The Origins of Wolf Connection
by Teo Alfero
Looking back, I realize that Wolf Connection is the result of a natural chain of events, an energy line that permeates through my life experiences and combines the areas in which I have gained proficiency over the years: youth empowerment, animals, the outdoors, and project and team management.
I grew up in a family of dedicated teachers and educators. As Italian immigrants in Argentina, my parents were very loving and devoted to their children. To this day, my mother, a teacher and school principal for thirty years, continues to be extremely passionate about helping kids, even if that means going beyond the normal call of duty.
In terms of my relationship with animals, my father took me to get my first German Shepherd when I was 3 years old. We got a female, and a couple of years later she had pups –needless to say there was no concept of pet population control in South America almost forty years ago. Long story short, I grew up with a pack of large dogs that accompanied me into my late teens.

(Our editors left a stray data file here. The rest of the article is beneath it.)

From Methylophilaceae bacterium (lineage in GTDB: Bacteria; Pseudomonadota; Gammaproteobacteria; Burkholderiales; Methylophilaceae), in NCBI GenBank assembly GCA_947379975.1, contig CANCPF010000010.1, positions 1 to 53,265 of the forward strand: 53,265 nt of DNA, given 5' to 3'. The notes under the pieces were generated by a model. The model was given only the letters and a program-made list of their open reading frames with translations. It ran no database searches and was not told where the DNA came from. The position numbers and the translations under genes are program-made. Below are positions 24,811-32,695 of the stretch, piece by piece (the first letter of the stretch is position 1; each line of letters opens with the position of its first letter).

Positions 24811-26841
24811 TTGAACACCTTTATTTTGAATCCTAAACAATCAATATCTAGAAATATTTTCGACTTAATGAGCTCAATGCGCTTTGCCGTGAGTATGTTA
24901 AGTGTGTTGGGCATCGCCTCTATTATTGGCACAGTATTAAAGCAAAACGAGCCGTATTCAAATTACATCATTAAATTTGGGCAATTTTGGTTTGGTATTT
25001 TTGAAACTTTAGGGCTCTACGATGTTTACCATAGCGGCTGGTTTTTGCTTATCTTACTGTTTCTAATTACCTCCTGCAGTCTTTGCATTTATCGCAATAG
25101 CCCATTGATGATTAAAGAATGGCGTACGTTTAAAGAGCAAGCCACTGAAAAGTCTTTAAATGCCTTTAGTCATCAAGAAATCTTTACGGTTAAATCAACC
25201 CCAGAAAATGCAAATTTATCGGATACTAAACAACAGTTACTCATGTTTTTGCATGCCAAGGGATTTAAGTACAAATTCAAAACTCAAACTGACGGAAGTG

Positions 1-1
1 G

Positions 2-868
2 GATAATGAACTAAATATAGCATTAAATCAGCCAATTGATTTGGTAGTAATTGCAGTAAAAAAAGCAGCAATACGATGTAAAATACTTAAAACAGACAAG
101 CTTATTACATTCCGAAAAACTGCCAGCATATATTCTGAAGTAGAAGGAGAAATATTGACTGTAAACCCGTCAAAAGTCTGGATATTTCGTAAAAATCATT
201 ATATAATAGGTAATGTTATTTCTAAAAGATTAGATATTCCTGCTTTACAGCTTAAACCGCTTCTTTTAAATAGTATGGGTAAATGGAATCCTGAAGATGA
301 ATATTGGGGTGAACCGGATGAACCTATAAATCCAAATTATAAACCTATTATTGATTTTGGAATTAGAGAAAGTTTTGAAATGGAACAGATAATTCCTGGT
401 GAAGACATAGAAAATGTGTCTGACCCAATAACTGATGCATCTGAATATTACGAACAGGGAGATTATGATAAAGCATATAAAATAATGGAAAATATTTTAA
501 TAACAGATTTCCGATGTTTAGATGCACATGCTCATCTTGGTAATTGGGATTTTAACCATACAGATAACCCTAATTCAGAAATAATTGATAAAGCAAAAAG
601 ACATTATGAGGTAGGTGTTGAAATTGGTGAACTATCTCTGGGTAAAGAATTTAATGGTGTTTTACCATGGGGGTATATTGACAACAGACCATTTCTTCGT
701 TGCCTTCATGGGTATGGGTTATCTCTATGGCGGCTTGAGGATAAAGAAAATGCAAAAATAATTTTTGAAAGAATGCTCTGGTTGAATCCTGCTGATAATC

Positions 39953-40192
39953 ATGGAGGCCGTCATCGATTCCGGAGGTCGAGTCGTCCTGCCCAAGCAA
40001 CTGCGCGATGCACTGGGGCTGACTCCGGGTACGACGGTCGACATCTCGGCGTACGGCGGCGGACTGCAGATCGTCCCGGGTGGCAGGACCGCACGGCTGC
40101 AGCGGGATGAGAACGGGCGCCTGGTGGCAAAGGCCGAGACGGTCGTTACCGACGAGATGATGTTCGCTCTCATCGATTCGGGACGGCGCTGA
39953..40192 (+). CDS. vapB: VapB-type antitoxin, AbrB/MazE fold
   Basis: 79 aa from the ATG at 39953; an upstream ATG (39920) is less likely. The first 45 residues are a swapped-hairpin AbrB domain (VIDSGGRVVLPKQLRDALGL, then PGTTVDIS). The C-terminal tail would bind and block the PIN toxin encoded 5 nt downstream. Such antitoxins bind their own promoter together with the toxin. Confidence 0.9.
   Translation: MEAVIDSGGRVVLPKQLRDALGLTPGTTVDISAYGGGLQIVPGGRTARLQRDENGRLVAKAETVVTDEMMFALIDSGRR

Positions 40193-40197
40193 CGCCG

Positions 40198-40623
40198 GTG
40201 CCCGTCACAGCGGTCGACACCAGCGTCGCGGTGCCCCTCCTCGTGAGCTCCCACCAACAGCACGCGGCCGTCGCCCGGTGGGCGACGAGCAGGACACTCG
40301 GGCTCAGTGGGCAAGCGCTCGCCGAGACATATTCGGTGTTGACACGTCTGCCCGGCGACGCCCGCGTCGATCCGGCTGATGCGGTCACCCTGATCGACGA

After serving in the army for three years, the call of the wild was already very strong and I moved to the mountains, found a job and began learning the language of rock and ice. After a while, I became a skilled climber and skier and opened a mountaineering business, making a living guiding expeditions, camping trips, and teaching kids and families basic rock climbing. And that is how, unbeknownst to me, I came in contact with what would become my all-consuming life passion and purpose- working with teens and nature education.
By the time I came across Tala (my first wolfdog), my life had changed and “I was a busy man.” I thought that I didn’t have the time or desire to have a dog. Tala, on the other hand, had a different idea – a personality trait that most wolfdog owners reading this will grin about.